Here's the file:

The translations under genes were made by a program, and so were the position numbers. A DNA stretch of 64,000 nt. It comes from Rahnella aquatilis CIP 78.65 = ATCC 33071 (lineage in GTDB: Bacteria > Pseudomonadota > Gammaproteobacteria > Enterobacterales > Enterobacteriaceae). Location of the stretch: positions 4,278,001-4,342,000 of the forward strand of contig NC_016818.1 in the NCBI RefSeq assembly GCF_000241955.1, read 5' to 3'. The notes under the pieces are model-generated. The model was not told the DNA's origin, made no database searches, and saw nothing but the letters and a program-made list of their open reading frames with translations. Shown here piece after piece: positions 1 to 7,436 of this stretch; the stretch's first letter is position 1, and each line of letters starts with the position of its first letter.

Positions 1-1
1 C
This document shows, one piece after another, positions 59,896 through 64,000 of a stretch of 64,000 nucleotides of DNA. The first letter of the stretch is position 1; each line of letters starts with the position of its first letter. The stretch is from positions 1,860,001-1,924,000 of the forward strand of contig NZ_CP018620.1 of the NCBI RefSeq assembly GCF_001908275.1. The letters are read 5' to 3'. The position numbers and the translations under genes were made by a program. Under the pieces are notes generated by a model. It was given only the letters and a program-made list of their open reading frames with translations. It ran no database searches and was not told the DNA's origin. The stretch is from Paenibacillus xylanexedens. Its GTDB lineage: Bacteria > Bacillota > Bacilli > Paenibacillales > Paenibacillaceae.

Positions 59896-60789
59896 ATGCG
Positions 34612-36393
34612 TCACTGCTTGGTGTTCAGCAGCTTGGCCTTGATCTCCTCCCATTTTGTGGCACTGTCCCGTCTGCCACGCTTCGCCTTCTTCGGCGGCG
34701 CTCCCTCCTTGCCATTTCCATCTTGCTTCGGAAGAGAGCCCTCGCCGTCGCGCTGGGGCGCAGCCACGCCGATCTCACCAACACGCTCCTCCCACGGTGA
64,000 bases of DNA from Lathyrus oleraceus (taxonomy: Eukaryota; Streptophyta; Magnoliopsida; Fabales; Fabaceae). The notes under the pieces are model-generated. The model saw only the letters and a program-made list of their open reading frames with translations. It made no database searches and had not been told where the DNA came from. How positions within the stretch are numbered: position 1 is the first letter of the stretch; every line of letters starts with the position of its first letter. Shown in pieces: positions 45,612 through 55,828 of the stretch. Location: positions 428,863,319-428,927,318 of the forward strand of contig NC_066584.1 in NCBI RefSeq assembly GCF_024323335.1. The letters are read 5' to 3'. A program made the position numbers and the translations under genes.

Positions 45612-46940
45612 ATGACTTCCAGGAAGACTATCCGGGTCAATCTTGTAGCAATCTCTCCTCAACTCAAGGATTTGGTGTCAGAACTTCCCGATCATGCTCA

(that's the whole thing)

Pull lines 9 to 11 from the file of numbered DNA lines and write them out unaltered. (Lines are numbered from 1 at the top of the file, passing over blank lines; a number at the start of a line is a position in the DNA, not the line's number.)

34701 CTCCCTCCTTGCCATTTCCATCTTGCTTCGGAAGAGAGCCCTCGCCGTCGCGCTGGGGCGCAGCCACGCCGATCTCACCAACACGCTCCTCCCACGGTGA
64,000 bases of DNA from Lathyrus oleraceus (taxonomy: Eukaryota; Streptophyta; Magnoliopsida; Fabales; Fabaceae). The notes under the pieces are model-generated. The model saw only the letters and a program-made list of their open reading frames with translations. It made no database searches and had not been told where the DNA came from. How positions within the stretch are numbered: position 1 is the first letter of the stretch; every line of letters starts with the position of its first letter. Shown in pieces: positions 45,612 through 55,828 of the stretch. Location: positions 428,863,319-428,927,318 of the forward strand of contig NC_066584.1 in NCBI RefSeq assembly GCF_024323335.1. The letters are read 5' to 3'. A program made the position numbers and the translations under genes.

Positions 45612-46940